Anonymous' radio-based networking keeps protesters off the grid

Despite being an internet activist group, Anonymous knows the value of avoiding traditional communication; it's sometimes the only way for dissidents to elude surveillance and service disruptions. Accordingly, the group has just unveiled AirChat, a networking system that uses any available radio connection to share data between PCs. Nearly all of its infrastructure is based on encrypted data packets -- you need encryption keys to get a spot on the network and receive any private information, making it virtually impossible to fake an address. Users can share internet access if they get it, and there's support for both proxy servers and Tor routing to anonymize any online activity.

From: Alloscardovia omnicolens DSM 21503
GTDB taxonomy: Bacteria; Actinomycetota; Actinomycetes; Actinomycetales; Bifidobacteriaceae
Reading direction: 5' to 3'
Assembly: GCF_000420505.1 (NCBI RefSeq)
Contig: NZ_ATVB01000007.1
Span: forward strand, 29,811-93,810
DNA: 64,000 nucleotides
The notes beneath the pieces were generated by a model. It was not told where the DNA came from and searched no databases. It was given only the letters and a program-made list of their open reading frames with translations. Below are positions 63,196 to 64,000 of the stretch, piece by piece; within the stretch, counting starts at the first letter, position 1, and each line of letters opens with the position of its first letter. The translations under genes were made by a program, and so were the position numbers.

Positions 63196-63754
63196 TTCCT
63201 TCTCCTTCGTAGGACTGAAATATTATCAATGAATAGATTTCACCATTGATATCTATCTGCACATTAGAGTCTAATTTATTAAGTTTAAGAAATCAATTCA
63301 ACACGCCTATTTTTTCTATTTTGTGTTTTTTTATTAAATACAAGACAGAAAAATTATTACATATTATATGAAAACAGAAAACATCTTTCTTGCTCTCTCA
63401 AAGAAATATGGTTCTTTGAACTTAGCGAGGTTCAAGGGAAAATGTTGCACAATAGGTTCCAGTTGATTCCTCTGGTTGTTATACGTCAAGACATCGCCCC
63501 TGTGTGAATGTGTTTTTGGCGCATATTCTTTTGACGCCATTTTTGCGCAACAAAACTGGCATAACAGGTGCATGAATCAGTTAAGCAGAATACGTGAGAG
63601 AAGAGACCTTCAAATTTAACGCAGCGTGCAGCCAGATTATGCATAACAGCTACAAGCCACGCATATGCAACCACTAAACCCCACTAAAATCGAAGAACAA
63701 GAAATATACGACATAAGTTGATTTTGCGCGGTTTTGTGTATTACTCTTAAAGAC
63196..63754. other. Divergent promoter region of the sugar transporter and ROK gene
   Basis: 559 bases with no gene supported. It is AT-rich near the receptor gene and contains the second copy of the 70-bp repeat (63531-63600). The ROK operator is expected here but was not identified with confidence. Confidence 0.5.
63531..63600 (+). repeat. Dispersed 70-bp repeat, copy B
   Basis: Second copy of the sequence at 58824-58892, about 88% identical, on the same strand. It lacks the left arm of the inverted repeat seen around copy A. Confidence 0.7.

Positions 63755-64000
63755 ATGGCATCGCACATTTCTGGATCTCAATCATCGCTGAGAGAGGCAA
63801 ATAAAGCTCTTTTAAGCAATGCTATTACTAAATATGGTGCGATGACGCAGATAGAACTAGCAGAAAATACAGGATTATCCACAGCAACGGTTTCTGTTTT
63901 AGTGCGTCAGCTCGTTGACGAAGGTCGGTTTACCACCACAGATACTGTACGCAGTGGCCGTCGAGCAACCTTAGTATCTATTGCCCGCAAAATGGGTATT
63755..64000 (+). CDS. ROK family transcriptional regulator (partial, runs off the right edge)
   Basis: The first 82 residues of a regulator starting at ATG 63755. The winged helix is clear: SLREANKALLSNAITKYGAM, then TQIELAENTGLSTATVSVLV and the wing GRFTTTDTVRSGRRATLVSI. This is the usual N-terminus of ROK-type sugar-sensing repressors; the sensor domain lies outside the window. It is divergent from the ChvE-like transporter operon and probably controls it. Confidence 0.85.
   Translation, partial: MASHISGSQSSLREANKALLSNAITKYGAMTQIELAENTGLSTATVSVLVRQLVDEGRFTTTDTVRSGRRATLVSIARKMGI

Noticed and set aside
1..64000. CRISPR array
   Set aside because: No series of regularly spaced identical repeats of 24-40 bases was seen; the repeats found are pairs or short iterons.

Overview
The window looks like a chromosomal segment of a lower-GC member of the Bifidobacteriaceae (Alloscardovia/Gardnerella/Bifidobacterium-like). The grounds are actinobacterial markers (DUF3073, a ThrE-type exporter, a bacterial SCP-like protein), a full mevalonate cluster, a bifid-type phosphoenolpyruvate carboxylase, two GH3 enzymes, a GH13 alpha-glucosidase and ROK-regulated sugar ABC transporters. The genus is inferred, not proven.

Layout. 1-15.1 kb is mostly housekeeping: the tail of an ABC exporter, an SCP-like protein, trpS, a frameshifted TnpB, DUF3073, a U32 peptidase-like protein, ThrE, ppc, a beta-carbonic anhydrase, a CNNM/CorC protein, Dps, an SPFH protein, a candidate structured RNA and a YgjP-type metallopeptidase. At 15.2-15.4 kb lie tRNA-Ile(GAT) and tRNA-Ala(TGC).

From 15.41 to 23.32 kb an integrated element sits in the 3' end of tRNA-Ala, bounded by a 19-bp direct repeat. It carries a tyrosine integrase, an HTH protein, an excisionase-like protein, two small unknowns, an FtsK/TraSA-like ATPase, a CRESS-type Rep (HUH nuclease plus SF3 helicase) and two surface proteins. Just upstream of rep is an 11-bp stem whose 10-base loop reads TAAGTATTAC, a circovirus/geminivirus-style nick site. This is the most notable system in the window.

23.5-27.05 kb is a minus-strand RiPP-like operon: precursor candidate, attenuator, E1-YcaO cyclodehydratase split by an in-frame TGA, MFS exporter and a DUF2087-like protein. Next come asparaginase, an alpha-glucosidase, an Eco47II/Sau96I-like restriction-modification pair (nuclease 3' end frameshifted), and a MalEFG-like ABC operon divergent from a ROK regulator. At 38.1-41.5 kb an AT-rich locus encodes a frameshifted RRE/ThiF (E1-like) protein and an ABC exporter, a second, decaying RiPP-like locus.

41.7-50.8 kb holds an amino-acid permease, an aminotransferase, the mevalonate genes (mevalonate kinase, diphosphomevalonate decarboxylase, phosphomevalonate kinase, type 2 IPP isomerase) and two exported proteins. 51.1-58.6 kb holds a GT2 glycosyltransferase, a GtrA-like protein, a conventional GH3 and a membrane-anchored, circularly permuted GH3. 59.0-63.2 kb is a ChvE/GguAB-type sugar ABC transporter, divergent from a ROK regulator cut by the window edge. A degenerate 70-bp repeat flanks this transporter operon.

This isn't quite a protester's paradise. Broadcast radio is typically slower than cellular data or WiFi. At present, AirChat is also very barebones -- you can hold voice chats, send images and even play basic games, but not much else. Anonymous does plan to expand functionality once it has a clearer sense of what users want, though, and it notes that the software could also be useful in disasters and other situations where traditional networks aren't available. However AirChat develops, it could be the technology of choice for those determined to get their message across -- no matter who stands in their way.